Worth Bagley, born in Raleigh, N.C., on 6 April 1874, entered the U.S. Naval Academy in 1891. He graduated on 7 June 1895 and, after two years at sea as a passed midshipman, was commissioned ensign on 1 July 1897. At the beginning of hostilities between the United States and Spain late in Apri1 1898, Bagley was serving in Winslow (Torpedo Boat No. 5), a ship that was soon on blockade station off the northern coast of Cuba.
On 11 May 1898, Winslow left her position for Cardenas to replenish her coal bunkers from one of the larger warships located there. When she reached Cardenas, the senior officer present, the commanding officer of Wilmington (Gunboat No. 8) ordered her to reconnoiter Cardenas Bay for mines in company with the revenue cutter Hudson. The negative report on the mines that the two small ships made at the completion of their mission prompted Wilmington's commanding officer to decide to take his ship into the bay to search for three Spanish gunboats reportedly lurking there. Bagleys ship and Hudson served as escorts. At about 3,000 yards from Cardenas, a lookout caught sight of a small, gray steamer moored alongside the wharf. Winslow moved in for a closer look. At about 1:35 p.m. that afternoon, Bagleys torpedo boat reached a point about 1,500 yards from the wharf when a puff of smoke announced the beginning of an artillery duel that lasted an hour and 20 minutes. Winslow's 1‑pounder responded, and then Spanish shore batteries opened on her. The little torpedo boat bore the brunt of Spanish fury and quickly suffered a number of hits.
The first shell to strike Winslow put both her steam and manual steering out of action. While members of her crew tried to rig some type of auxiliary steering gear, Ens. Bagley carried orders to the after engine room hatch in order to keep the warship maneuvering with her propellers. However, at one point the ship swung broadside to the enemy batteries, and a shell knocked out her port main engine. Wilmington and Hudson came to the rescue with their larger guns, and Winslow requested Hudson to tow her out of action. While the two ships attempted to make fast a towline, a shell burst near the after engine room hatch, slaying Bagley and Oiler John Varveres, Firemen (first class) J. Deneefe and J.V. Meek, and Cabin Cook Josiah Tunell. Bagley was the only U.S. naval line officer killed in action in the Spanish‑American War. "The conduct of Ensign Bagley and the men with him, as well as that of the crew who survived the fight," Lt. John B. Bernadou, Winslow's commanding officer, wrote later, "is beyond commendation."
The first three Bagleys; Torpedo Boat No. 24, Destroyer No. 185, and DD‑386, honored Ens. Worth Bagley. The fourth, DE‑1069, honors both Worth Bagley and his brother, Adm. David W. Bagley (see the history of the fourth Bagley for a full biography).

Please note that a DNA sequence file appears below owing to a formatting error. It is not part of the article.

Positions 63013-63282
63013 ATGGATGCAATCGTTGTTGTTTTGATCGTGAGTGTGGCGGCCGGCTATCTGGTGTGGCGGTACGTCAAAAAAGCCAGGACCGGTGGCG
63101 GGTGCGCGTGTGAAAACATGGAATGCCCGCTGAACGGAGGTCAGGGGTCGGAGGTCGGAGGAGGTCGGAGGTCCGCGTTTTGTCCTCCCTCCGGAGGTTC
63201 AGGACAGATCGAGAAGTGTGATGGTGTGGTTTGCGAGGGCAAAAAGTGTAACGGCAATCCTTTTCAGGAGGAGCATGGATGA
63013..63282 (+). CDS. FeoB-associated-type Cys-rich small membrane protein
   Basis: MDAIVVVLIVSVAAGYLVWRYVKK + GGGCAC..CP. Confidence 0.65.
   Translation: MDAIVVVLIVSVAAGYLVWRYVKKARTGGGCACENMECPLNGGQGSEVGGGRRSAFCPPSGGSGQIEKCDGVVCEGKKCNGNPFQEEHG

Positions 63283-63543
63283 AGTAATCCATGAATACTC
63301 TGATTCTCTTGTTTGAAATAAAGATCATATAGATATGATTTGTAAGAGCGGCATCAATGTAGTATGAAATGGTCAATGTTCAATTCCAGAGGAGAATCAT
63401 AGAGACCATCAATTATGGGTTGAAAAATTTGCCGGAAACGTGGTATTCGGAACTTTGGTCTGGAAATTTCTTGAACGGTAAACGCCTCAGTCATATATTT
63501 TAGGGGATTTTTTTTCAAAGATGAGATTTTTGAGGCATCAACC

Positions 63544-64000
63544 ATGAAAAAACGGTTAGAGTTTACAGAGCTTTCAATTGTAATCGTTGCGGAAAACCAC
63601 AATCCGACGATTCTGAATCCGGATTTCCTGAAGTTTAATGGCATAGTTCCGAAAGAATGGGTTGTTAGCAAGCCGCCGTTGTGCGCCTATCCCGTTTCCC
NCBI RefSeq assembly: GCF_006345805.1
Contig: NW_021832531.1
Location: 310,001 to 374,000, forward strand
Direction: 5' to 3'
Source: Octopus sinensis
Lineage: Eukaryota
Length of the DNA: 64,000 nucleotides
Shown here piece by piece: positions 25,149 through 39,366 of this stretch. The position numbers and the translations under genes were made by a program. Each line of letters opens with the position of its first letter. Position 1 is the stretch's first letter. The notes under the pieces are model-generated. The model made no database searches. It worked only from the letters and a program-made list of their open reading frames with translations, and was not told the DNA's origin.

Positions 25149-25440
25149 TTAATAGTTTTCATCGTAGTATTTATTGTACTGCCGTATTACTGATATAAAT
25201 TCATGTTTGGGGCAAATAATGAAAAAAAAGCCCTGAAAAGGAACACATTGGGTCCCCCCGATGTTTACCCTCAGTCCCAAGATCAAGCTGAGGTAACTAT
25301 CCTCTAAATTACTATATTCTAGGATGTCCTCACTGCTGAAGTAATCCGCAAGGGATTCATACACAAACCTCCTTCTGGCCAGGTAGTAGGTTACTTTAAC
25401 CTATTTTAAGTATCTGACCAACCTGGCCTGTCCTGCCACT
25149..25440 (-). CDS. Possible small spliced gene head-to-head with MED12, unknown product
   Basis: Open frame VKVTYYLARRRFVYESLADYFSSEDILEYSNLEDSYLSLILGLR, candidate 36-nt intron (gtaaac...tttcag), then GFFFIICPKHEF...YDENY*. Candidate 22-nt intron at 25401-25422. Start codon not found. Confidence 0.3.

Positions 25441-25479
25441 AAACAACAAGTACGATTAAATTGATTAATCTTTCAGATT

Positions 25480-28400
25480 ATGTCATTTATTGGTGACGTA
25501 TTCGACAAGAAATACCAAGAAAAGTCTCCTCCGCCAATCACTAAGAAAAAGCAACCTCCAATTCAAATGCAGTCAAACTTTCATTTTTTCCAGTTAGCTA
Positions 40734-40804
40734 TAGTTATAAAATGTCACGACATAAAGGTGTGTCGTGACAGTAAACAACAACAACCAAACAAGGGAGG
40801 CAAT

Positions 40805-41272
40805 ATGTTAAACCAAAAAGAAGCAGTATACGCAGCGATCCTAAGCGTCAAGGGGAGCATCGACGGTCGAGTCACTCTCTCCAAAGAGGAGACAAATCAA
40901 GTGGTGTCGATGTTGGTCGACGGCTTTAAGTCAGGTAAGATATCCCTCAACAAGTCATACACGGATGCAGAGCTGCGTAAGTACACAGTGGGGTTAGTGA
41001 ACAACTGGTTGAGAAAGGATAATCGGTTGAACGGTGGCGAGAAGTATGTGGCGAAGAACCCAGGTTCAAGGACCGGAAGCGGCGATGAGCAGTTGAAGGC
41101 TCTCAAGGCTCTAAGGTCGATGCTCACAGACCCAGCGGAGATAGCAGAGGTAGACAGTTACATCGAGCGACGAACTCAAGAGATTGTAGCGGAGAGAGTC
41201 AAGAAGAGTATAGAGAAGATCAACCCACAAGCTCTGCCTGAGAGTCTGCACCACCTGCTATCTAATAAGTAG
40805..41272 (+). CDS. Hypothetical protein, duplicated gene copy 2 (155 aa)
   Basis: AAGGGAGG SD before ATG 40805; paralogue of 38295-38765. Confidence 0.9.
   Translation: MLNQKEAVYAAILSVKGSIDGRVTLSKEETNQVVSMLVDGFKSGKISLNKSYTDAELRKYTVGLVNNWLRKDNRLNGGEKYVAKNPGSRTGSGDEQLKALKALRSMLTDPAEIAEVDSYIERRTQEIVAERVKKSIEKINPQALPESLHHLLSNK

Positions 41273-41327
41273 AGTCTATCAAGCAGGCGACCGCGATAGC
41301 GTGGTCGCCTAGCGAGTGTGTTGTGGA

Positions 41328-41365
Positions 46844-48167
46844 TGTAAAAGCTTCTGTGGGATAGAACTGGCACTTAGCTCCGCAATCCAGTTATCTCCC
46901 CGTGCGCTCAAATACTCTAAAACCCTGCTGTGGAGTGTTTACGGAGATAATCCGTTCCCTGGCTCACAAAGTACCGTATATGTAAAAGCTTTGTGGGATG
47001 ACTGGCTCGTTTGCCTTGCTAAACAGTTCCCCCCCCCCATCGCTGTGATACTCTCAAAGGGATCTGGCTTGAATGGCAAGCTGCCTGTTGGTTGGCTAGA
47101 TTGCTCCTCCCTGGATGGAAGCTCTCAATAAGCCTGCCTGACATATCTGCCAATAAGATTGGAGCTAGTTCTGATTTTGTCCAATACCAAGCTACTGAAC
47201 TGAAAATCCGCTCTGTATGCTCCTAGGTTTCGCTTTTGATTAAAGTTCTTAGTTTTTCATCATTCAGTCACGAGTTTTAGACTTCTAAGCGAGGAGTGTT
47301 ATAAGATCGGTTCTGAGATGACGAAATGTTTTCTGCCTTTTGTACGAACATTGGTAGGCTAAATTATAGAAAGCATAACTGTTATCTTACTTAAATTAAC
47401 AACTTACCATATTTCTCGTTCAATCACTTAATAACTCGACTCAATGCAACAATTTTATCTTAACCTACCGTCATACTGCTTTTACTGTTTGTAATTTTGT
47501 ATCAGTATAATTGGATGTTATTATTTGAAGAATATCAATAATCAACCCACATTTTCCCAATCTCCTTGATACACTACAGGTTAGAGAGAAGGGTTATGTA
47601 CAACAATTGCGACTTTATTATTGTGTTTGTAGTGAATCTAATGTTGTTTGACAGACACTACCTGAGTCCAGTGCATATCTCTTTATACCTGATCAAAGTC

(Torpedo Boat No. 24: displacement 167 (normal); length 157'0"; beam 17'0"; draft 8'0" (aft); speed 28 knots; complement 29; armament 3 1‑pounders, 3 18-inch torpedo tubes; class Bagley)
The first Bagley (Torpedo Boat No. 24) was laid down on 4 January 1900 at Bath, Maine, by the Bath Iron Works; launched on 25 September 1900; sponsored by Mrs. Josephus Daniels; and commissioned at the Boston Navy Yard on 18 October 1901, Ens. Willis McDowell in command.
By 30 June 1902, Bagley was operating out of the Norfolk Navy Yard, Portsmouth, Virginia. She was placed in commission, in reserve, at Norfolk on 19 February 1903. She remained in the Reserve Torpedo Flotilla at Norfolk until 14 September 1907 when she returned to full commission. Two days later, Bagley began an eight‑month tour of duty at Annapolis, Md., training Naval Academy midshipmen. She returned to the Norfolk Navy Yard on 9 June 1908 and the next day was placed back in reserve there.
The torpedo boat returned to the Naval Academy sometime between 1 July 1908 and 30 June 1909 and served there until sometime in 1911 when she was placed in reserve at Annapolis. She was placed in ordinary at Annapolis on 13 March 1914. By 30 June 1915, however, she had returned south to the Norfolk Navy Yard. On 29 March 1917, just before America entered the Great War, Bagley was returned to full commission. She then moved north to New York where she spent the remainder of the war patrolling New York harbor. On 1 August 1918, her name was reassigned to Destroyer No. 185 then under construction at Newport News, Va., and she became Coast Torpedo Boat No. 10. Retaining that designation for the remainder of her career, she was decommissioned at New York on 12 March 1919.
Coast Torpedo Boat No. 10 was stricken from the Navy Register on 31 March 1919; and she was sold on 9 April 1919 to Mr. Reinhard Hall, of Brooklyn, New York.
Raymond A. Mann
Updated, Robert J. Cressman
2 November 2021